The scientific application is this: an amount of energy dispersed, say a q of 10 joules, from the surroundings (that are just infinitesimally warmer than 100 K) to a cold 100 K system would certainly be important (q/T = 10 J/100 K= 0.1 J/K) while the same amount of 10 joules spread out from different surroundings (just infinitesimally warmer than 1000 K) to a 1000 K system would be relatively trivial. (q/T = 10 J/1000 K = 0.01 J/K)

Now, you know that a hot pan will cool down if the room is cooler than the pan -- we started with that -- it's our lifetime experience -- it's what we called the second law and we interpreted it as energy spreading out if it can. But is there any quantitative way that we can show that the second law "works"? Yes! That's where the power of entropy comes in! Entropy measures energy's spreading out; the larger the entropy increase, the greater the spreading out and the more probable is the event. Just look at that preceding paragraph: If a 1000 K and a 100 K system are in contact and 10 joules of motional energy were allowed to flow from one to the other, which direction would the energy flow? Only if energy flowed from the 1000 K system to the 100 K system would there be any entropy increase -- (the calculation that you will learn from your text and class is not as simple as the arithmetic for the reversible transfer in the preceding paragraph, but the direction of the process is adequately indicated by that easy arithmetic.).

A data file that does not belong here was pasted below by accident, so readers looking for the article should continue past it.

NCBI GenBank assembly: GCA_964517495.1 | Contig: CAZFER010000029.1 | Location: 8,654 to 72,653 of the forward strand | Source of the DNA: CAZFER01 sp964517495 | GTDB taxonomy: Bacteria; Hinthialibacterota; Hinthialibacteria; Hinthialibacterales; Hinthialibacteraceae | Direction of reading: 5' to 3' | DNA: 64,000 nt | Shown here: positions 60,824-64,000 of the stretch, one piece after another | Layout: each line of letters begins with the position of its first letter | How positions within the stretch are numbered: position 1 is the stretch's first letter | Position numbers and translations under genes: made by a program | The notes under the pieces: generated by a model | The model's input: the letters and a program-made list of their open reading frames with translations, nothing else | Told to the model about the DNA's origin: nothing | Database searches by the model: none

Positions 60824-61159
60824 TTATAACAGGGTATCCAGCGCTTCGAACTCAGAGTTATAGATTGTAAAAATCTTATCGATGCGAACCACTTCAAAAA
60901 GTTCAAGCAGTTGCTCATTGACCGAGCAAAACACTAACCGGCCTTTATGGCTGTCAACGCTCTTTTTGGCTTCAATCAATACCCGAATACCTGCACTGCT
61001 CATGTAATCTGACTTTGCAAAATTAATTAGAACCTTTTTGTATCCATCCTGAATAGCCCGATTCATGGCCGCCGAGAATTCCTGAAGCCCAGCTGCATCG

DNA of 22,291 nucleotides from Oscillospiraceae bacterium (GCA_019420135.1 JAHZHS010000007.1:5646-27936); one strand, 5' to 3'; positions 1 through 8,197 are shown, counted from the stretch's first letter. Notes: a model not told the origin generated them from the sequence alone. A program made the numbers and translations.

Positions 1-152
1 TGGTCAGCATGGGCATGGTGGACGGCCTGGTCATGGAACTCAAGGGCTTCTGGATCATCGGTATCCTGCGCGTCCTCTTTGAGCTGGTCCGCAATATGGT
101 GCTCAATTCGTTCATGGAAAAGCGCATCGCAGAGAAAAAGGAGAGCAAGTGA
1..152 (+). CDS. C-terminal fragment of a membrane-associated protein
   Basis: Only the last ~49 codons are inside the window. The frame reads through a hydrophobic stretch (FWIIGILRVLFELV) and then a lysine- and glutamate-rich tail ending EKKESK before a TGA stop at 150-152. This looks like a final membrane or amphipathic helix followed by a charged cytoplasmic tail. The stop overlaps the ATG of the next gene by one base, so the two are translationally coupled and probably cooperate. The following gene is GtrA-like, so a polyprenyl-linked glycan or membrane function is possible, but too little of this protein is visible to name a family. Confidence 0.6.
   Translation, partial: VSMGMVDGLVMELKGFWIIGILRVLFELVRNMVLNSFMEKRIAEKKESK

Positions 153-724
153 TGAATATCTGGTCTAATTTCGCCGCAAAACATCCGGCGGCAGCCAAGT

So entropy increases when "heat" (transfer of energy) spontaneously flows from something hot to something colder. (Same as "entropy change is positive in sign.")

Q : So that's all?? Just hot pans cooling down again? And that one little q(rev)/T is entropy change?
A: ALL? HOLD IT now!! That's just like your question "Is that all?" when we first talked about the second law. And then we went on to see the amazing implications of the second law -- that it's the greatest generality in all of science -- that it's incredibly important for your understanding of how the world works -- that it's the greatest good and baddest bad for your own being alive. Ya can't have anything more important than that! Exactly parallel, entropy is of enormous importance in ANY serious understanding of chemistry and chemistry is central to everything in this universe.

The words and meaning of "entropy" and "second law" are so closely related (entropy being the quantitative measure of the qualitative law) that they are often used interchangeably. Never never forget that entropy MUST always be connected with ENERGY in general, and specifically with ENERGY that is being or has been dispersed.

[Entropy is more fully discussed in http://2ndlaw.oxy.edu/entropy.html . In the Appendix to the site you are now reading (accessible from the Last Page) are given some details of processes in which q is zero --i.e., the original ENERGY of the system is unchanged but it is more spread out over more volume; thus entropy increases. Those processes include a gas expanding into a vacuum, or two or more ideal gases or liquids mixing. An ideal solute dissolving in a solvent also involves no change in original ENERGY but the entropy of the solution increases because an added solute allows that energy to be more spread out.]